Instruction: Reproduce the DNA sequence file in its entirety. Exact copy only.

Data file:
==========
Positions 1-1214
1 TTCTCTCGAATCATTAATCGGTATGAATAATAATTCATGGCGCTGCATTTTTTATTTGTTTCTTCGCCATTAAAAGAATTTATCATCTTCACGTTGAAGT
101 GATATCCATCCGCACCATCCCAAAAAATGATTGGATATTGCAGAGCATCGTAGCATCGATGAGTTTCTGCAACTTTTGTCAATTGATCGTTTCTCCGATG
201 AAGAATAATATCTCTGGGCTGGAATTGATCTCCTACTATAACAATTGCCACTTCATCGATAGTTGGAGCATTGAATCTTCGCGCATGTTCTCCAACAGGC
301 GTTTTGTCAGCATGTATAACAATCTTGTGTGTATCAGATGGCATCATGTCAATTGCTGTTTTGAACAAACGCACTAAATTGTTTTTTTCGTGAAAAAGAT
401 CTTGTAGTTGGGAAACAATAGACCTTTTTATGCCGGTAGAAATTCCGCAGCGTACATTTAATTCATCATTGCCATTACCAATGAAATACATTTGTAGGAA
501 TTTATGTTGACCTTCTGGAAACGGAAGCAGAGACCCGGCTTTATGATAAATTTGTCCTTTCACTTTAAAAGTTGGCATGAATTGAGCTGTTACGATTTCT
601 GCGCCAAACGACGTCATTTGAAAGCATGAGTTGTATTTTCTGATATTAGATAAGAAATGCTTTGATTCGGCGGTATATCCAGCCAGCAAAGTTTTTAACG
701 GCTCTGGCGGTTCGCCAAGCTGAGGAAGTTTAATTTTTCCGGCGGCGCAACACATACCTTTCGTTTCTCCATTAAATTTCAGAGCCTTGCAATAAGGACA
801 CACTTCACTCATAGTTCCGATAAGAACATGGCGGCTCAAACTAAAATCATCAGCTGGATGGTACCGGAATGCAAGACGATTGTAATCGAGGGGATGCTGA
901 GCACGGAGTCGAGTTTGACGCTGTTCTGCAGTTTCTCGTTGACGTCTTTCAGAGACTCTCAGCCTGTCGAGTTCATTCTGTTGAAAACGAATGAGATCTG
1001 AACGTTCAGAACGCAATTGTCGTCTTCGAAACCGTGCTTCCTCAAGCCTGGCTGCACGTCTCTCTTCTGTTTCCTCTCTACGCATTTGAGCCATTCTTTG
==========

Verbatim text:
Positions 1-1214
1 TTCTCTCGAATCATTAATCGGTATGAATAATAATTCATGGCGCTGCATTTTTTATTTGTTTCTTCGCCATTAAAAGAATTTATCATCTTCACGTTGAAGT
101 GATATCCATCCGCACCATCCCAAAAAATGATTGGATATTGCAGAGCATCGTAGCATCGATGAGTTTCTGCAACTTTTGTCAATTGATCGTTTCTCCGATG
201 AAGAATAATATCTCTGGGCTGGAATTGATCTCCTACTATAACAATTGCCACTTCATCGATAGTTGGAGCATTGAATCTTCGCGCATGTTCTCCAACAGGC
301 GTTTTGTCAGCATGTATAACAATCTTGTGTGTATCAGATGGCATCATGTCAATTGCTGTTTTGAACAAACGCACTAAATTGTTTTTTTCGTGAAAAAGAT
401 CTTGTAGTTGGGAAACAATAGACCTTTTTATGCCGGTAGAAATTCCGCAGCGTACATTTAATTCATCATTGCCATTACCAATGAAATACATTTGTAGGAA
501 TTTATGTTGACCTTCTGGAAACGGAAGCAGAGACCCGGCTTTATGATAAATTTGTCCTTTCACTTTAAAAGTTGGCATGAATTGAGCTGTTACGATTTCT
601 GCGCCAAACGACGTCATTTGAAAGCATGAGTTGTATTTTCTGATATTAGATAAGAAATGCTTTGATTCGGCGGTATATCCAGCCAGCAAAGTTTTTAACG
701 GCTCTGGCGGTTCGCCAAGCTGAGGAAGTTTAATTTTTCCGGCGGCGCAACACATACCTTTCGTTTCTCCATTAAATTTCAGAGCCTTGCAATAAGGACA
801 CACTTCACTCATAGTTCCGATAAGAACATGGCGGCTCAAACTAAAATCATCAGCTGGATGGTACCGGAATGCAAGACGATTGTAATCGAGGGGATGCTGA
901 GCACGGAGTCGAGTTTGACGCTGTTCTGCAGTTTCTCGTTGACGTCTTTCAGAGACTCTCAGCCTGTCGAGTTCATTCTGTTGAAAACGAATGAGATCTG
1001 AACGTTCAGAACGCAATTGTCGTCTTCGAAACCGTGCTTCCTCAAGCCTGGCTGCACGTCTCTCTTCTGTTTCCTCTCTACGCATTTGAGCCATTCTTTG